Requiem for a Mate

If our publisher-editor relationship was a bit tense, to the point of even being slightly antagonistic, that was a good thing.
Sunrise over the sea and beautiful cloudscape.
“I have always valued what sailing can bring to our lives, providing a wonderful escape, instilling a sense of confidence and self-reliance, and simply offering cherished time on the water with friends and family.” —Sally Helme volodymyr/

The day Sally Helme fired me was pretty rough. I could’ve used a life coach. Like the dude who was brought in to replace me. 

The year was 2005, and I was five years into my tenure as ­editor-in-chief of this magazine. It was a different era. My mentors, the preceding editors—Murray Davis, George Day, Dale Nouse and Bernadette Bernon—had always emphasized that in publishing, there was a church and a state, equal but separate, with an emphasis on separate. The churchly editorial department, the words and stories, represented the scripture. Publisher Sally ran the business side—the state—responsible for generating the advertising lucre that kept all the wheels spinning. 

I’d been taught that it was not only beneficial, but also essential, to maintain an arm’s length from business decisions and to refrain from granting favors to clients. My job was to represent and satisfy the readers and subscribers. If the publication was the least bit phony, there was nothing to sell. And if the publisher-editor relationship was a bit tense, to the point of even being slightly antagonistic, that was a good thing. Healthy. Necessary. 

Man, I was outstanding at that part of the job.

Honestly, I wasn’t shocked when I was sacked. But the one thing that really ticked me off was that my executive editor, Tim Murphy, whom I’d been grooming to take my place, was passed over for the job. (Which contributed to his decision to quit, which made me respect and love him even more than I already did.) Thinking back, though, even that didn’t surprise me. Tim would’ve definitely wreaked even more havoc than I had. 

A short time before all the drama, I went in to work on a weekend. There at the door to my office was a pile of fresh dog poop. I’d seen Sally’s car, so I knew she was there and, sure enough, so was her pooch. She apologized profusely and cleaned up the mess, but I’m fairly certain that doggie got a treat shortly thereafter.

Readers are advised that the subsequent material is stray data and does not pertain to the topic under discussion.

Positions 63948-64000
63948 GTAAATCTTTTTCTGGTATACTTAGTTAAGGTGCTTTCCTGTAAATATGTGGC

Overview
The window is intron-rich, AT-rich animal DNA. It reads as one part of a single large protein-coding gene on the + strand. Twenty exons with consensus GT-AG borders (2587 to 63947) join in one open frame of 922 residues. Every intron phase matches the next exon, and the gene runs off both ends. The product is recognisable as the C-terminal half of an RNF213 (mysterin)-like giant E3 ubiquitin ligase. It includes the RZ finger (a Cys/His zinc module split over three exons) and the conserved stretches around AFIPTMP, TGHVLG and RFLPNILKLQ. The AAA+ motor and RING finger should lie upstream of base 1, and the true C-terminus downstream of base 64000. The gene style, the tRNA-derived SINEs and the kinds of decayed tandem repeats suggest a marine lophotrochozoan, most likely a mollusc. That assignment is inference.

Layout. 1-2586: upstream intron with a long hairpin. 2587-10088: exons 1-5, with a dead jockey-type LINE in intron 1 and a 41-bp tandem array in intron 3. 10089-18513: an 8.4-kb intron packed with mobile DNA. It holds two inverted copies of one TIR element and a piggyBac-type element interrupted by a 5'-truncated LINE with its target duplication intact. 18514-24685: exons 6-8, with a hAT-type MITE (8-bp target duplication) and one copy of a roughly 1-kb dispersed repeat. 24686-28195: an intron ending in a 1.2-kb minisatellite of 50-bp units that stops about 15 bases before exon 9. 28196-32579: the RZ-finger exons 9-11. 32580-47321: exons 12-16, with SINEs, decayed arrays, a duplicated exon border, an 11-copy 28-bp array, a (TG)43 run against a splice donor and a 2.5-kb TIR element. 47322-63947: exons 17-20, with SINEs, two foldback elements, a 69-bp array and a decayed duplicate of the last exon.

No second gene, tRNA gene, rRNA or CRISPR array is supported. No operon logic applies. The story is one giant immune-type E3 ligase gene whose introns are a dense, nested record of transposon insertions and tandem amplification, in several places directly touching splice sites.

Oddly enough, my first connection with Sally was through my mom, who ran an employment agency in my hometown of Newport, Rhode Island. Sally had come to Newport to launch an upscale marine magazine called The Yacht, and my mother had played a role in staffing it. It was how I first came to know Sally.

As has been made clear in this issue’s tribute to Sally (see page 8), she was a force of nature. The marine industry was super-macho in those days, led by hard boys like the Harken brothers, Ted Hood, Everett Pearson and similar characters. And while Sally cast a commanding presence, she wasn’t the type to curry favor by batting her eyelashes. No, to succeed in that hypermasculine world, she always had to be the smartest person in the room. A Princeton grad, she always was. 

All that said, it’s absolutely true that for me, getting canned was not a bad thing. I pivoted to writing more of my own stories, not editing ones that I’d commissioned. I wrote a few books, sailed my butt off, and did things that I’d never have contemplated had I remained in the editor’s chair. Though it stung at the time, I came to be very grateful that it had happened. 

And Sally and I, amazingly enough, eventually became pals. Real ones. She was always supportive, and connected me with more than a few fine opportunities. Sure, we still tangled a bit. She was on the board of the National Sailing Hall of Fame, and in its early days, I was one of that organization’s most outspoken critics, which I knew bugged Sally to no end. It was just like the old days.

The last time I saw Sally was at, of all places, a beauty parlor: We had the very same hairdresser. (It was our mutual scissors friend who texted me the news about her passing, a good day before anyone else knew.) We’d caught up, gossiped, had a few laughs, even shared a quick hug. There we were, after all this time, a pair of old mates still trying to keep up appearances.

Herb McCormick is a CW editor-at-large.